The implications of denying that speech go far beyond whether the KKK can join the cleanup program, she said, adding that it amounts to the government singling out one group for scrutiny.

Begner argued before the judges that the brochure for the Adopt-A-Highway program proves that the act of joining is an expression of speech – it says belonging sends a message to the public that the participant is environmentally conscious.

Appeals Court Judge Anne Elizabeth Barnes told Begner the court wants to hear more of his arguments on the application of the U.S. Supreme Court decision in this case and asked him to submit a supplemental brief.

Georgia woman jailed for using abortion pills now faces new charges

A Georgia woman spent nearly three days in jail without bond before prosecutors decided police had wrongly charged her with murder after being told she had used pills ordered online to terminate her pregnancy.

Kenlissia Jones, 23, has been freed and no longer faces a malice murder charge. But her legal case isn’t over. District Attorney Greg Edwards told reporters that he still plans to pursue a misdemeanor charge against Jones for possessing a dangerous drug.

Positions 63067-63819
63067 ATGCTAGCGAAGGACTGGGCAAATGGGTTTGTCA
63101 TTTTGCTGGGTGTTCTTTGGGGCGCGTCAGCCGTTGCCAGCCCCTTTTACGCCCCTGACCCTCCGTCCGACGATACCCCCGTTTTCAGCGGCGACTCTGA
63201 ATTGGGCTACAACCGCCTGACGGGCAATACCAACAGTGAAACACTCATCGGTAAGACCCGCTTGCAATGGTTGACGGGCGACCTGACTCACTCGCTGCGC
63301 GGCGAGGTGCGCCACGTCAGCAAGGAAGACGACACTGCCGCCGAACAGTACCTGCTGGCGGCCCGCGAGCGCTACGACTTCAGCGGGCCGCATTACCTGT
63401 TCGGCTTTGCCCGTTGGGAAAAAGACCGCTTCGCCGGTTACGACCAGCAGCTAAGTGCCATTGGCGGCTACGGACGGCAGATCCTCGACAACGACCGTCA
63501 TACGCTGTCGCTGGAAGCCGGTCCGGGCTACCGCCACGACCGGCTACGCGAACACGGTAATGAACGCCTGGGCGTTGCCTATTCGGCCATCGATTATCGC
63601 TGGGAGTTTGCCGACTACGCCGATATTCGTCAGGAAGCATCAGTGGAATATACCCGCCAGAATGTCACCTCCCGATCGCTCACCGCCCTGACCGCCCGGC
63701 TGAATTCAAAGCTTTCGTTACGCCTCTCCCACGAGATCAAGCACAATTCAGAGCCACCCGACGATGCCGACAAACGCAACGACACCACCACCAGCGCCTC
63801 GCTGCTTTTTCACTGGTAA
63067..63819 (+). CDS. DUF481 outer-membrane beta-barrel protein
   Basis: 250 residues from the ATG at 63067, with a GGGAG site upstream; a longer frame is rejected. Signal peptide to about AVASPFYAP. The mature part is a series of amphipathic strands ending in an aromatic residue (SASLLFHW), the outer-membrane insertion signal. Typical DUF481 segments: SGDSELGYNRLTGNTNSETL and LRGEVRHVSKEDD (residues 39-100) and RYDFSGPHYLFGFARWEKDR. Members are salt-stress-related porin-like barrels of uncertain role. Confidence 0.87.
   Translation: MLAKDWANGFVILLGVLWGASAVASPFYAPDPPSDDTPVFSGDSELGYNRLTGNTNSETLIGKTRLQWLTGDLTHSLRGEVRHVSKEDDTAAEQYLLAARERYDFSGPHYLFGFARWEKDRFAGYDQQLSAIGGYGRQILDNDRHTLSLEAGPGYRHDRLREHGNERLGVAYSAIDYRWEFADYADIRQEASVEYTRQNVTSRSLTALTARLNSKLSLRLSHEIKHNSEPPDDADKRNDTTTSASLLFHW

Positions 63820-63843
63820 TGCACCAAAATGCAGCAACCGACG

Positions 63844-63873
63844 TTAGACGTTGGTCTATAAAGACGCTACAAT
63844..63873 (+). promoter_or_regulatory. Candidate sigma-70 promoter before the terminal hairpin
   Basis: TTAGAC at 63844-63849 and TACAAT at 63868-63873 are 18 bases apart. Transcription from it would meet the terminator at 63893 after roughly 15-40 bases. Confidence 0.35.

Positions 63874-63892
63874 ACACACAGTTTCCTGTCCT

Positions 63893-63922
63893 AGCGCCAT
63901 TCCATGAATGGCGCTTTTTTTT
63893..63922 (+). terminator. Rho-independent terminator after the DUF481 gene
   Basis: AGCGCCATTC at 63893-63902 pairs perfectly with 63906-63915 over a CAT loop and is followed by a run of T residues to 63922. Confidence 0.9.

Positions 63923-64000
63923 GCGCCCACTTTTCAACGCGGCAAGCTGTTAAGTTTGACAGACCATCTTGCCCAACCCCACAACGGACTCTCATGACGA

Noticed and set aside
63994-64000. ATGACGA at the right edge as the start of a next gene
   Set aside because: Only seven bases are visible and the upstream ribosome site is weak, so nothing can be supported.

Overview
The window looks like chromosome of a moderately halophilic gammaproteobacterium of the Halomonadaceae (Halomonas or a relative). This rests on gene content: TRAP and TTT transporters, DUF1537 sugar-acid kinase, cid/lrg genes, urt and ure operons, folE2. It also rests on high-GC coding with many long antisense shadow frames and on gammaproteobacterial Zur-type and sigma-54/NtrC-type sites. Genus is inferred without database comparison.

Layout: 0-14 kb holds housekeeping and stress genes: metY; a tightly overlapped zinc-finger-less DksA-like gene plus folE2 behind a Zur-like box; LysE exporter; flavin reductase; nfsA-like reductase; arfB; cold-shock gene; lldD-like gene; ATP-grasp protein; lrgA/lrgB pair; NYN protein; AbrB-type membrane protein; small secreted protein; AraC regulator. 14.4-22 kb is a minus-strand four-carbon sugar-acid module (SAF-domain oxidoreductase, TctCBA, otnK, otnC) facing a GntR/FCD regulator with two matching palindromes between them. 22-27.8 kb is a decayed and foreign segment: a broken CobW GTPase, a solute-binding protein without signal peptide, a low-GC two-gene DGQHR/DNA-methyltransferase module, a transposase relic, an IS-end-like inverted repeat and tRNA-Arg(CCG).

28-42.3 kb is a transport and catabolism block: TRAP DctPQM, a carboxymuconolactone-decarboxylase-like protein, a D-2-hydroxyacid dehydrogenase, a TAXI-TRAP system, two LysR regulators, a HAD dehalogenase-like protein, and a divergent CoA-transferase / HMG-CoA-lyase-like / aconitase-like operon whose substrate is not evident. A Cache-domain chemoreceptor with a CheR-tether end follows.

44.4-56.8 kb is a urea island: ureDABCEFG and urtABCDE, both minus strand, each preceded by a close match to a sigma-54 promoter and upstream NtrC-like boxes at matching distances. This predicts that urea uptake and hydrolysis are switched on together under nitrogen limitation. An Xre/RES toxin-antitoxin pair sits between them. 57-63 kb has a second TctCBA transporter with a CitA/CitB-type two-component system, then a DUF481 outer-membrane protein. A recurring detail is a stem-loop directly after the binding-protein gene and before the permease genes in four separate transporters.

Abortion rights advocates say the case is troubling because it appears to be part of a creeping trend in which women are being prosecuted for exercising their abortion rights. An Indiana woman last March was sentenced to 20 years in prison after being convicted of feticide for using pills to end her pregnancy.

Jones may have escaped a murder prosecution in Georgia, but the police’s decision to charge her is chilling, said Lynn Paltrow, an attorney and executive director of National Advocates for Pregnant Women in New York.

“The initial reaction of the police and prosecution to view her as a murderer is reflective of the current political climate in this country,” Paltrow said.

Even abortion opponents such as Genevieve Wilson, a director of Georgia Right to Life, were stunned by the proposed murder charge.

Georgia has prohibited the prosecution of women for feticide or for performing illegal abortions in cases involving their own pregnancies. Edwards said the arresting officers acted within their authority and used “their best understanding of the law,” but that their understanding was incorrect.

“Georgia law presently does not permit prosecution of Ms. Jones for any alleged acts related to the end of her pregnancy,” the prosecutor said.

Edwards noted that police had charged Jones without consulting his prosecuting attorneys.

Jones was arrested after seeking help at a hospital. A social worker told police that Jones had taken four Cytotec pills she ordered online after breaking up with her boyfriend. The pills induced labor and she delivered the fetus, which did not survive, in a car on the way to the hospital, according to an Albany police report.